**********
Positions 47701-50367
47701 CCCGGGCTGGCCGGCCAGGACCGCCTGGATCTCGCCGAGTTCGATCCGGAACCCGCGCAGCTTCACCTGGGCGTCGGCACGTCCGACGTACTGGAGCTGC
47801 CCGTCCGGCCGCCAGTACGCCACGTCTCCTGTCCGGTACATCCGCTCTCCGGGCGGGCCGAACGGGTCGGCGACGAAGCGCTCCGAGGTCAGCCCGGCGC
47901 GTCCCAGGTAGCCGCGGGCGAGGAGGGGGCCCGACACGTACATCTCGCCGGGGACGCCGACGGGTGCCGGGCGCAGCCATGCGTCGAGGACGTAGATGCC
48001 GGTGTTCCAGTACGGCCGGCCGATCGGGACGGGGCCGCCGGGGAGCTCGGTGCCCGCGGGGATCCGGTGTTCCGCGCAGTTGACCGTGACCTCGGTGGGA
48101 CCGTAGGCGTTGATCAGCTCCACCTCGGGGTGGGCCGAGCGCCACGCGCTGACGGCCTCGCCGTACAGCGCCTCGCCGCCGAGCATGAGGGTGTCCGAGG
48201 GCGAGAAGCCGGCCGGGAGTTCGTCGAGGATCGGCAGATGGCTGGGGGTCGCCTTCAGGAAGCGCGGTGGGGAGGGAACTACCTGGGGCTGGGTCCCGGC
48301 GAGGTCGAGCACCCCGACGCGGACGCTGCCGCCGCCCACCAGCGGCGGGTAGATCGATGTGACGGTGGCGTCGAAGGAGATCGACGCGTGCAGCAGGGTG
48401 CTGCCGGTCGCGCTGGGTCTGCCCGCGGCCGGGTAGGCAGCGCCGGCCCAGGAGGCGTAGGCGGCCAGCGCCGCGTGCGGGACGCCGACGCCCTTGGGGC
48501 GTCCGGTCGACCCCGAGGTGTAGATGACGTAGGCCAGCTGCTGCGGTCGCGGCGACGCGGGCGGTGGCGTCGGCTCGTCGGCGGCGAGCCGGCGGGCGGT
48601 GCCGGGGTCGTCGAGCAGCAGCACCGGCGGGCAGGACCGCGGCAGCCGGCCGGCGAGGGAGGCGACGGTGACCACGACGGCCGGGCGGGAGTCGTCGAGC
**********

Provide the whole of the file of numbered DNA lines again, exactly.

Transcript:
Positions 47701-50367
47701 CCCGGGCTGGCCGGCCAGGACCGCCTGGATCTCGCCGAGTTCGATCCGGAACCCGCGCAGCTTCACCTGGGCGTCGGCACGTCCGACGTACTGGAGCTGC
47801 CCGTCCGGCCGCCAGTACGCCACGTCTCCTGTCCGGTACATCCGCTCTCCGGGCGGGCCGAACGGGTCGGCGACGAAGCGCTCCGAGGTCAGCCCGGCGC
47901 GTCCCAGGTAGCCGCGGGCGAGGAGGGGGCCCGACACGTACATCTCGCCGGGGACGCCGACGGGTGCCGGGCGCAGCCATGCGTCGAGGACGTAGATGCC
48001 GGTGTTCCAGTACGGCCGGCCGATCGGGACGGGGCCGCCGGGGAGCTCGGTGCCCGCGGGGATCCGGTGTTCCGCGCAGTTGACCGTGACCTCGGTGGGA
48101 CCGTAGGCGTTGATCAGCTCCACCTCGGGGTGGGCCGAGCGCCACGCGCTGACGGCCTCGCCGTACAGCGCCTCGCCGCCGAGCATGAGGGTGTCCGAGG
48201 GCGAGAAGCCGGCCGGGAGTTCGTCGAGGATCGGCAGATGGCTGGGGGTCGCCTTCAGGAAGCGCGGTGGGGAGGGAACTACCTGGGGCTGGGTCCCGGC
48301 GAGGTCGAGCACCCCGACGCGGACGCTGCCGCCGCCCACCAGCGGCGGGTAGATCGATGTGACGGTGGCGTCGAAGGAGATCGACGCGTGCAGCAGGGTG
48401 CTGCCGGTCGCGCTGGGTCTGCCCGCGGCCGGGTAGGCAGCGCCGGCCCAGGAGGCGTAGGCGGCCAGCGCCGCGTGCGGGACGCCGACGCCCTTGGGGC
48501 GTCCGGTCGACCCCGAGGTGTAGATGACGTAGGCCAGCTGCTGCGGTCGCGGCGACGCGGGCGGTGGCGTCGGCTCGTCGGCGGCGAGCCGGCGGGCGGT
48601 GCCGGGGTCGTCGAGCAGCAGCACCGGCGGGCAGGACCGCGGCAGCCGGCCGGCGAGGGAGGCGACGGTGACCACGACGGCCGGGCGGGAGTCGTCGAGC